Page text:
Note that because the segments and spans here are writable rather than read-only, assigning values is as simple as writing to the span indexers.

Alternatively, you iterate over the values:

foreach (T value in block) { ... }

and if you're using C# 8.0 or above, you can iterate over the items as references - avoiding a stack copy:

foreach (ref T value in block) { ... }
foreach (ref readonly T value in block) { ... }

And just like with the indexer, the foreach (ref T value in block) syntax allows you to assign to the l-value (value), or mutate the value via the reference. This usage is particularly useful when T is a large struct, as it avoids copying non-trivial types on the stack. It also works particularly well when passing the values to methods that take in T or ref T parameters.


The most common pattern - and the most efficient - is to iterate over a span via the indexer, so a very common usage might be:

static decimal SumOrderValue(Sequence<Order> orders)
{
    static decimal Sum(Span<Order> span)
    {
        decimal total = 0;
        for(int i = 0 ; i < span.Length ; i++)
            total += span[i].NetValue;
        return total;
    }

    if (orders.IsSingleSegment) return Sum(orders.FirstSpan);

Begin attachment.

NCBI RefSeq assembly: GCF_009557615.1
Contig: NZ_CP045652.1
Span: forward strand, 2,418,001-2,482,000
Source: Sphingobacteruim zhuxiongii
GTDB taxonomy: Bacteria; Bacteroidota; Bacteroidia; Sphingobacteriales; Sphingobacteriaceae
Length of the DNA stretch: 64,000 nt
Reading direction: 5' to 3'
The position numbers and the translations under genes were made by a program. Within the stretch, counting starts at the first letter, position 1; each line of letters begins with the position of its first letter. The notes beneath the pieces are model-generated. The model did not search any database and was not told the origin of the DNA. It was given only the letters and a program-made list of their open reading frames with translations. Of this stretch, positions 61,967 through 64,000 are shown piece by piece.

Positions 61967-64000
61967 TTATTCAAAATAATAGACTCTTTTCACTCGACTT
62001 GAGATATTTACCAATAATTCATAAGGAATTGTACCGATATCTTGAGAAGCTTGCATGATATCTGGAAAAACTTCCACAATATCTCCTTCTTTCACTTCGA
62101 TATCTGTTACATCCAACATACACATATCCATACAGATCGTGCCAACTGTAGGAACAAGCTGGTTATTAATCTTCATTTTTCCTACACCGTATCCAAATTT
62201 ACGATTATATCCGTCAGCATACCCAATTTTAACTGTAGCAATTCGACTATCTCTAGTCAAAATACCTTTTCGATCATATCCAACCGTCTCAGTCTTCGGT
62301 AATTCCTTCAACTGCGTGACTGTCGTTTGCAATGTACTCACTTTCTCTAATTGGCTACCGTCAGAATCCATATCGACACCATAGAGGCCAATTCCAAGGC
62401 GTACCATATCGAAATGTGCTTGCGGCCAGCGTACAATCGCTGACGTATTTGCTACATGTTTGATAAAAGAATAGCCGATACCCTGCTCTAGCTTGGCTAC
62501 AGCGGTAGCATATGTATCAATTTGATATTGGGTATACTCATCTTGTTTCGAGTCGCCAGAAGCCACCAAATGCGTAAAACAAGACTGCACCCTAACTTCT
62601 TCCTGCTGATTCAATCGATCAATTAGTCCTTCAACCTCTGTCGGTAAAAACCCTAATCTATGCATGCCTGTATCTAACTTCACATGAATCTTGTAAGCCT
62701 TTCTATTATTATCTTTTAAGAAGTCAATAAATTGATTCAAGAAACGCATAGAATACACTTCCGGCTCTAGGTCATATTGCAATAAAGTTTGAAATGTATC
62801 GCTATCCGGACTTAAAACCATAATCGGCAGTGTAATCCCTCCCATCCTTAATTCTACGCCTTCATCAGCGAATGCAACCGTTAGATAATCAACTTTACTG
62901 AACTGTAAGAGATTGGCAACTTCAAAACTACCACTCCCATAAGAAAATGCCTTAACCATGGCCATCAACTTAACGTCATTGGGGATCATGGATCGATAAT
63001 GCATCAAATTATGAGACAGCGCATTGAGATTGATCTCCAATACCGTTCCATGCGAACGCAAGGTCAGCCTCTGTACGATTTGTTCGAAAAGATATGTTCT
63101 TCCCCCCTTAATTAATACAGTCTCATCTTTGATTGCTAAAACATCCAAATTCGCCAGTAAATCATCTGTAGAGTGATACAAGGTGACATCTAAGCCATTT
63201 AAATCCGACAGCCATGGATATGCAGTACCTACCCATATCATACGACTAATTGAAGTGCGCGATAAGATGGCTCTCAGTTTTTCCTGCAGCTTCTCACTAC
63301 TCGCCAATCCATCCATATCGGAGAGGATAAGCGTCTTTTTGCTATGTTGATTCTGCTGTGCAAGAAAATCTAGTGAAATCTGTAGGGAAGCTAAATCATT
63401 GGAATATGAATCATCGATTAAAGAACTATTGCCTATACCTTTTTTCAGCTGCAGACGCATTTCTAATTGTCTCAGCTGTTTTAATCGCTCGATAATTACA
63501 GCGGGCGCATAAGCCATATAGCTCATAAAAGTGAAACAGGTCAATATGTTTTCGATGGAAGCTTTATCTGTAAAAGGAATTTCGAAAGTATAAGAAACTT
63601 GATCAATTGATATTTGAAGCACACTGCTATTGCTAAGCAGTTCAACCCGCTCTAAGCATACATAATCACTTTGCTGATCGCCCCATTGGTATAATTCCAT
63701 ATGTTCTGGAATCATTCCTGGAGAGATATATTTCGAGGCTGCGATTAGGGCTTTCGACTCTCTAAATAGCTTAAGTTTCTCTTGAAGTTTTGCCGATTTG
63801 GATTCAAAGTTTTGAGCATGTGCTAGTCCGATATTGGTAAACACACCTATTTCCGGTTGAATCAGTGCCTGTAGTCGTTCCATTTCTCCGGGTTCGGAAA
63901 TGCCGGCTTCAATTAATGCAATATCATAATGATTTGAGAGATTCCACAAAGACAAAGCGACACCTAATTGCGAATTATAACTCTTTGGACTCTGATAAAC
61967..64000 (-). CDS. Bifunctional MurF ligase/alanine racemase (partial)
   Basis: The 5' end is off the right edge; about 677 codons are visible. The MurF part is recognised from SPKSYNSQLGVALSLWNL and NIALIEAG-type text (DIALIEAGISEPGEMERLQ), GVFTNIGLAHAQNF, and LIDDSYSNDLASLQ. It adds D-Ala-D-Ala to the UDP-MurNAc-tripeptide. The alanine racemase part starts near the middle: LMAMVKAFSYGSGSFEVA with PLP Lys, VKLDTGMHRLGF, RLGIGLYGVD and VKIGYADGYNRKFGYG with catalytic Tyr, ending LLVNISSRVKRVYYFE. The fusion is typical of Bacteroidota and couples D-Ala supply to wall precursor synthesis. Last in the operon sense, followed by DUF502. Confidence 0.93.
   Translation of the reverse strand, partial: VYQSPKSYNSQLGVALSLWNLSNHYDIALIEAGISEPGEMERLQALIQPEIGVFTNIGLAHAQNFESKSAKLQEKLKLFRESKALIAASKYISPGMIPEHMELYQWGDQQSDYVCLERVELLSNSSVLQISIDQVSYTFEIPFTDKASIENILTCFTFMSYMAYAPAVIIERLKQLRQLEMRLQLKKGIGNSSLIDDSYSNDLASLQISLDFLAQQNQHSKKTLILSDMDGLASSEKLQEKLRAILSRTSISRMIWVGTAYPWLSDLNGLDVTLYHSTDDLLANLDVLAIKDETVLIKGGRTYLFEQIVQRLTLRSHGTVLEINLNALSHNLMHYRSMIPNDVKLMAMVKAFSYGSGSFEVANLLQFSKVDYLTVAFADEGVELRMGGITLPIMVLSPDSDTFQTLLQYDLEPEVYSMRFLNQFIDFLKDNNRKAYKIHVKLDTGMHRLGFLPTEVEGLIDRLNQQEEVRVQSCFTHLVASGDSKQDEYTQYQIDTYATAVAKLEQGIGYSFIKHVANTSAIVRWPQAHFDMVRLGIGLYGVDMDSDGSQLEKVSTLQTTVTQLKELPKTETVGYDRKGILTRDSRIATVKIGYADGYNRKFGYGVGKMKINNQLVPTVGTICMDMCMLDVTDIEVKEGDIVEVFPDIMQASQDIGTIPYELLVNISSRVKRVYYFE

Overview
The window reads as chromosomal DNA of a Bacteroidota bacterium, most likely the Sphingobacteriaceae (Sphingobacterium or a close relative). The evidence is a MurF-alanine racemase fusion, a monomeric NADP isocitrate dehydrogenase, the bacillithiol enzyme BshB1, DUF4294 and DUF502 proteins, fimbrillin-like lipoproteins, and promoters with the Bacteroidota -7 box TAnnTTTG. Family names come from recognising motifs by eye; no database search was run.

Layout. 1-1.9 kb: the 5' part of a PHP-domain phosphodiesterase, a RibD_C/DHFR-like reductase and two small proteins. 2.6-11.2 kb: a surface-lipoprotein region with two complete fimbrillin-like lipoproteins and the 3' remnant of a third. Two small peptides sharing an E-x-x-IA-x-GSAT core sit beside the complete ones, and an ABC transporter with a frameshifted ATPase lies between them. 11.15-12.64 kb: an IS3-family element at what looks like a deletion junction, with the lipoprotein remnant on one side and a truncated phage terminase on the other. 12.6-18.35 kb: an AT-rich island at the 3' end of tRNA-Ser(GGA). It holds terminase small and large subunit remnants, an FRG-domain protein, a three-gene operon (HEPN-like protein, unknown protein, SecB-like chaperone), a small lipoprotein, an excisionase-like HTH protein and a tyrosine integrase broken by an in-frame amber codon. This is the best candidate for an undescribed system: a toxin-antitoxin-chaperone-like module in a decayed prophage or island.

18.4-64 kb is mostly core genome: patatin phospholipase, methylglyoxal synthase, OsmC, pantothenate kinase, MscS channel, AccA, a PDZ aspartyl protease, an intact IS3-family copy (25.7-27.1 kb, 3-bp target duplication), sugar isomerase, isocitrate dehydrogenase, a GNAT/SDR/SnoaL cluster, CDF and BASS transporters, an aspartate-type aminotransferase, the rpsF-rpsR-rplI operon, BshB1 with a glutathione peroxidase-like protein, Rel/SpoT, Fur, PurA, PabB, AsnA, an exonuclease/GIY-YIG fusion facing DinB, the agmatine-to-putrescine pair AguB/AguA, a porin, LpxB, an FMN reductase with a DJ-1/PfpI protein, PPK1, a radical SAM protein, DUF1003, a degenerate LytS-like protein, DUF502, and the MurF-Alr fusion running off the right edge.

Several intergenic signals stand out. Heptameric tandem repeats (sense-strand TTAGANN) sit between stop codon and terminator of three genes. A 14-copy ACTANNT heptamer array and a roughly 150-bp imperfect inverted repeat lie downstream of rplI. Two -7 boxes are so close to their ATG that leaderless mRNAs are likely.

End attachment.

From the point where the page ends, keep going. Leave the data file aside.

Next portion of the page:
decimal total = 0;
    foreach (var span in orders.Spans)
        total += Sum(span);
    }
    return total;
}

Or we could write it more conviently (but less efficiently) as:

static decimal SumOrderValue(Sequence<Order> orders)
{
    decimal total = 0;
    foreach (var order in orders)
        total += order.NetValue;
    return total;    
}

However, we can also make use of the value iterator directly in some interesing ways - more than just foreach. In particular:

  • .MoveNext() behaves as you would expect, returning false at the end of the data
  • .Current on the iterator return a reference to the value (ref return), allowing both read and write
  • .GetNext() asserts that there is more data, and then returns a reference (ref return) to the next element (essentially combining MoveNext() and Current into a single step)

The GetNext() option is particularly useful for migrating existing code; consider:

int[] values = new int[itemCount];
int offset = 0;
foreach (var item in ...)
    values[offset++] = item.Something();
return values;

We can migrate this conveniently to:

var values = arena.Allocate(itemCount);
var iter = values.GetEnumerator();
foreach (var item in ...)
    iter.GetNext() = item.Something();
return values;

(of course we could also choose to check values.IsSingleSegment and optimize for the single-segment variant, which is usually very common, but ... we don't have to).

Conversion to ReadOnlySequence<T>

Because the Sequence<T> concept is so close to ReadOnlySequence<T>, you may want to get the read-only version of the memory; fortunatly, this is simple:

Sequence<T> block = ...
ReadOnlySequence<T> readOnly = block.AsReadOnly();

(or via the implicit conversion operator)

You can even convert back again - but only from sequences that were obtained from an Sequence<T> in the first place:

ReadOnlySequence<T> readOnly = ...
if (Sequence<T>.TryGetAllocation(readOnly, out var block))
{
    ...
}

(or via the explicit conversion operator, which will throw for invalid sequences)

Recursive structs